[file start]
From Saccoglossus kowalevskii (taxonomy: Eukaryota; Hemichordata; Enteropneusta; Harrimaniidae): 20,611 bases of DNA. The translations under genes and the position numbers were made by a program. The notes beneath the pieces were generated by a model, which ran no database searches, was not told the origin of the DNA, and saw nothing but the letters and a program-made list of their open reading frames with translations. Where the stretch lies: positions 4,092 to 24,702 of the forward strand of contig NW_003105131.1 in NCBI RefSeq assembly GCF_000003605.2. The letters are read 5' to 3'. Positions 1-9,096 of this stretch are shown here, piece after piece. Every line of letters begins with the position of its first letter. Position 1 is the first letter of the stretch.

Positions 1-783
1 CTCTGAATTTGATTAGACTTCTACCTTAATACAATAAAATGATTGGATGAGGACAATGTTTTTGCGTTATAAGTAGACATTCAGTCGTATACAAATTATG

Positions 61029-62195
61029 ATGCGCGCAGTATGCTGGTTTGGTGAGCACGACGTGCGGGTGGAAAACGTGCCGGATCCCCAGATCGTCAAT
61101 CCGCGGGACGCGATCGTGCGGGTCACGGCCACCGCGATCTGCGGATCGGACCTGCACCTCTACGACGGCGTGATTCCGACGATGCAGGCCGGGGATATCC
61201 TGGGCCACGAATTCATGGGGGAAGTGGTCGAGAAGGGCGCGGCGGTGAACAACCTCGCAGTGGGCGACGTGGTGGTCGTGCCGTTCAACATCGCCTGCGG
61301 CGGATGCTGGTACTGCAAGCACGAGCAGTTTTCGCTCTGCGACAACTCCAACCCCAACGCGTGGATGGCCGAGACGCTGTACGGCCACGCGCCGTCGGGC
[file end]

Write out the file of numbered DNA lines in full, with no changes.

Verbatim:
From Saccoglossus kowalevskii (taxonomy: Eukaryota; Hemichordata; Enteropneusta; Harrimaniidae): 20,611 bases of DNA. The translations under genes and the position numbers were made by a program. The notes beneath the pieces were generated by a model, which ran no database searches, was not told the origin of the DNA, and saw nothing but the letters and a program-made list of their open reading frames with translations. Where the stretch lies: positions 4,092 to 24,702 of the forward strand of contig NW_003105131.1 in NCBI RefSeq assembly GCF_000003605.2. The letters are read 5' to 3'. Positions 1-9,096 of this stretch are shown here, piece after piece. Every line of letters begins with the position of its first letter. Position 1 is the first letter of the stretch.

Positions 1-783
1 CTCTGAATTTGATTAGACTTCTACCTTAATACAATAAAATGATTGGATGAGGACAATGTTTTTGCGTTATAAGTAGACATTCAGTCGTATACAAATTATG

Positions 61029-62195
61029 ATGCGCGCAGTATGCTGGTTTGGTGAGCACGACGTGCGGGTGGAAAACGTGCCGGATCCCCAGATCGTCAAT
61101 CCGCGGGACGCGATCGTGCGGGTCACGGCCACCGCGATCTGCGGATCGGACCTGCACCTCTACGACGGCGTGATTCCGACGATGCAGGCCGGGGATATCC
61201 TGGGCCACGAATTCATGGGGGAAGTGGTCGAGAAGGGCGCGGCGGTGAACAACCTCGCAGTGGGCGACGTGGTGGTCGTGCCGTTCAACATCGCCTGCGG
61301 CGGATGCTGGTACTGCAAGCACGAGCAGTTTTCGCTCTGCGACAACTCCAACCCCAACGCGTGGATGGCCGAGACGCTGTACGGCCACGCGCCGTCGGGC